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Unlike most recipes today, this hemisphere-shaped semifreddo has a date of birth and a sure signature. We are around the middle of the sixteenth century, when, to honor the Florentine noblewoman and queen of France, as well as exporter of many gastronomic specialties, Caterina de’ Medici (perhaps on the occasion of a visit by Spanish ambassadors, but we are not sure), the architect and artist Bernardo Buontalenti conceived a preparation called “Catherine’s Helmet”.

How come? It seems that, initially, the zuccotto was made using the helmet of the infantrymen of the Florentine army as a mold. And furthermore, why did an architect think of this? Because in the midst of the Renaissance the boundary between intellectual and practical arts was much more blurred, and it often happened that artists were also engineers and that architects, as in this case, also created sumptuous desserts (have you ever heard of Leonardo’s recipes from Vinci and his plans for a “blender” and a “rotisserie”?). It was the same Buontalenti who designed the Forte Belvedere and completed the Uffizi and Palazzo Pitti who also invented a first, rudimentary ice cream maker with paddles – taking advantage of the availability of ice preserved in wells and cellars – thus contributing to the birth of another much-loved dessert.

The Zuccotto evolution

“Although the first testimonies say that sponge cake cut into slices to line the mould, Alkermes syrup with a beautiful red color and a filling of ricotta cream and candied fruit, the recipe has evolved. Today Strega liqueur is also used, for example. The filling? With ice cream and chocolate ganache. Or even ricotta, but flavored in various ways”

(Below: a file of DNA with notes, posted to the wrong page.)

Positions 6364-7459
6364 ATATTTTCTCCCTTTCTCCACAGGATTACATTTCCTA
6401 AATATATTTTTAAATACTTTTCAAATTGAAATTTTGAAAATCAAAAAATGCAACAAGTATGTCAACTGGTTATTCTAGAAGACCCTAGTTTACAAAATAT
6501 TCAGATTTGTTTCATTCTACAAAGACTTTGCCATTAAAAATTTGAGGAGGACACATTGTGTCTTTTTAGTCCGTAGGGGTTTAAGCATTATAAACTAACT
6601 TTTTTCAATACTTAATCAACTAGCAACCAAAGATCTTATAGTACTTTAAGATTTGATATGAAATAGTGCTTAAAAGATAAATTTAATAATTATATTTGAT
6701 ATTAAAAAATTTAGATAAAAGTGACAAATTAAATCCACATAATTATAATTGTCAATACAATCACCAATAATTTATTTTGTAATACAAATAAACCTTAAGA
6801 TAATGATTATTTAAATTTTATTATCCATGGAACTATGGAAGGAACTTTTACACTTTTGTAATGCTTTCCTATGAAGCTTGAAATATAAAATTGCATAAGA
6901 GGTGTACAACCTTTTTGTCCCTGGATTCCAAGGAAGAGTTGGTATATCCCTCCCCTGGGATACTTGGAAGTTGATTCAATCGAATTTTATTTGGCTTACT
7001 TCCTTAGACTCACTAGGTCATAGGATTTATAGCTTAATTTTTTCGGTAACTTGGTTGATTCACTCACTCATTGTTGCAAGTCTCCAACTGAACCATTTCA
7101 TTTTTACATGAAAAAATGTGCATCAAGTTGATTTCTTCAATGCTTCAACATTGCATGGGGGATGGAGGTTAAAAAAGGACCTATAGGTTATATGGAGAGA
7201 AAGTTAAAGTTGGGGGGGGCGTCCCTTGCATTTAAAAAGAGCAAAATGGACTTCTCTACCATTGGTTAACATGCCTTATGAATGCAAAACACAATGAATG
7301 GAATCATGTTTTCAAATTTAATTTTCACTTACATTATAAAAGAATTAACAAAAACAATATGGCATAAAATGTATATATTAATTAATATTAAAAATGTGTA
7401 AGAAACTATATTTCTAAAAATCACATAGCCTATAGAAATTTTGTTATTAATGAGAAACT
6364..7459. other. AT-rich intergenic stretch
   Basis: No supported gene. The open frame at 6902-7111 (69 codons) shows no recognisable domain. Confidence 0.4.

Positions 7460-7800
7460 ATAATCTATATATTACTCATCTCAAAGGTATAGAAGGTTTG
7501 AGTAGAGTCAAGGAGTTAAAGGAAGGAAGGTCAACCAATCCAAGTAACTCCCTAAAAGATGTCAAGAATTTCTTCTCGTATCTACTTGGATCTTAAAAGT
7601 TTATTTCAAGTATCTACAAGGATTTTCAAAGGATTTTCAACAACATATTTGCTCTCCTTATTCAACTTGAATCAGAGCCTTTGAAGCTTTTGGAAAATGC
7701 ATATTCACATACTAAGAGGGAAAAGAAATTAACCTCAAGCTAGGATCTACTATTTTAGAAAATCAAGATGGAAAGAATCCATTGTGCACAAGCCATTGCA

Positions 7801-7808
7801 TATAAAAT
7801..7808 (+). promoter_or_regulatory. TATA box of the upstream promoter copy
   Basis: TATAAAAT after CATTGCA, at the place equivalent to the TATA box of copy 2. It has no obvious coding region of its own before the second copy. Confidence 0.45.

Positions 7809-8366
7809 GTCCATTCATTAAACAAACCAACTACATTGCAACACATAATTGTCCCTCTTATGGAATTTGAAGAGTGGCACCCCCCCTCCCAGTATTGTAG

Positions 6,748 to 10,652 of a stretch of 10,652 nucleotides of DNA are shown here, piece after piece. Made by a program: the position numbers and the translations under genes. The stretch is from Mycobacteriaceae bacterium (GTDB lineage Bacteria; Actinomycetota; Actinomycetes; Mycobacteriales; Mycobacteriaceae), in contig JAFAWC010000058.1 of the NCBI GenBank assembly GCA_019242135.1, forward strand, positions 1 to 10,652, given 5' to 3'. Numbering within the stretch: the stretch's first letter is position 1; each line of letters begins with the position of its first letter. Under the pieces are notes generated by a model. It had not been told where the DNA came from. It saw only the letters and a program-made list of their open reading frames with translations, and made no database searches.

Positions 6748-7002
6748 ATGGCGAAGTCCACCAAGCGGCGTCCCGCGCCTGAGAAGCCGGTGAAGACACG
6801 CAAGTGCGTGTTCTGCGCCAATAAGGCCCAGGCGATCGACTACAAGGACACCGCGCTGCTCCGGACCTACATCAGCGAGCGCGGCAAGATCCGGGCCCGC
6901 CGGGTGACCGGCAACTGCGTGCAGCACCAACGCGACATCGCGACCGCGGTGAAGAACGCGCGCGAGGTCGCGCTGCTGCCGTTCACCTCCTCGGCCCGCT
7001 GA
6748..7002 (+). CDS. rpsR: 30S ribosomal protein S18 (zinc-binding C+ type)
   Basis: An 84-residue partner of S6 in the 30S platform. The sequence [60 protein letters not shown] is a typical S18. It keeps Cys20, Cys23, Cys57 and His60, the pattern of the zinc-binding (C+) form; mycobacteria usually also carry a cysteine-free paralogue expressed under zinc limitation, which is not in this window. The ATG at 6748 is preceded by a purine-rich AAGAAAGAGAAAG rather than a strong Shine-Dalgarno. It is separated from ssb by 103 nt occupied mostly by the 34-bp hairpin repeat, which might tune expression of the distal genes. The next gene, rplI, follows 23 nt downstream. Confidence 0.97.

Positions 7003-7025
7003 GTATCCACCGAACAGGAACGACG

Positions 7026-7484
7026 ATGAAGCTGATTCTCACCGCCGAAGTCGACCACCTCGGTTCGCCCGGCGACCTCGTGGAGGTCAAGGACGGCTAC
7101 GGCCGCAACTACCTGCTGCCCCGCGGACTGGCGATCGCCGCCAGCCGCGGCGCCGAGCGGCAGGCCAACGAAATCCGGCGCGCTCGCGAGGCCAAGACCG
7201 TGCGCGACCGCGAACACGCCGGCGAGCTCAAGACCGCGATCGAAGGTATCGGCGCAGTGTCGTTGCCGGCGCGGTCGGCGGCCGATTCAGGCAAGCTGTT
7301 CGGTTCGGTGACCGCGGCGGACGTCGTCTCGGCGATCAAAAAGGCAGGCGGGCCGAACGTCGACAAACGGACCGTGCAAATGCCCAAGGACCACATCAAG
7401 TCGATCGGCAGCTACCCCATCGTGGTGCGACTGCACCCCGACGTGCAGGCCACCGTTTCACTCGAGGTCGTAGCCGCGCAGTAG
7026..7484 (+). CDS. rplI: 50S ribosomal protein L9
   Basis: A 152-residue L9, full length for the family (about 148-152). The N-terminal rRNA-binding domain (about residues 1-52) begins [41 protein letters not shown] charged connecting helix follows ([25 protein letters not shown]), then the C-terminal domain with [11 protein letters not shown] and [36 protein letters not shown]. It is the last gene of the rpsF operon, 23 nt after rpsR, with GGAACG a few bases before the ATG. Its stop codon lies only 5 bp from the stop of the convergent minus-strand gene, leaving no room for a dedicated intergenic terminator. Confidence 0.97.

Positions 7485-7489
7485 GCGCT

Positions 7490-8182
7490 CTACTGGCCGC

Then there are regional interpretations that take its shape but vary freely on the other ingredients. Like the Apulian one, more often called “spumone”, which includes ice cream on the outside and sponge cake in the center, with the addition of Marsala, dried fruit or meringue.

In Campania, especially in Avellino, they prepare it around August 15th, with the classic filling of ricotta and ice cream, but also hazelnut cream or cream. In some towns in Romagna, however, it is made at Christmas with zabaione and nougat; the same period in which, in almost everyone’s homes, zuccotto is a great joker for reusing pandoro leftovers.

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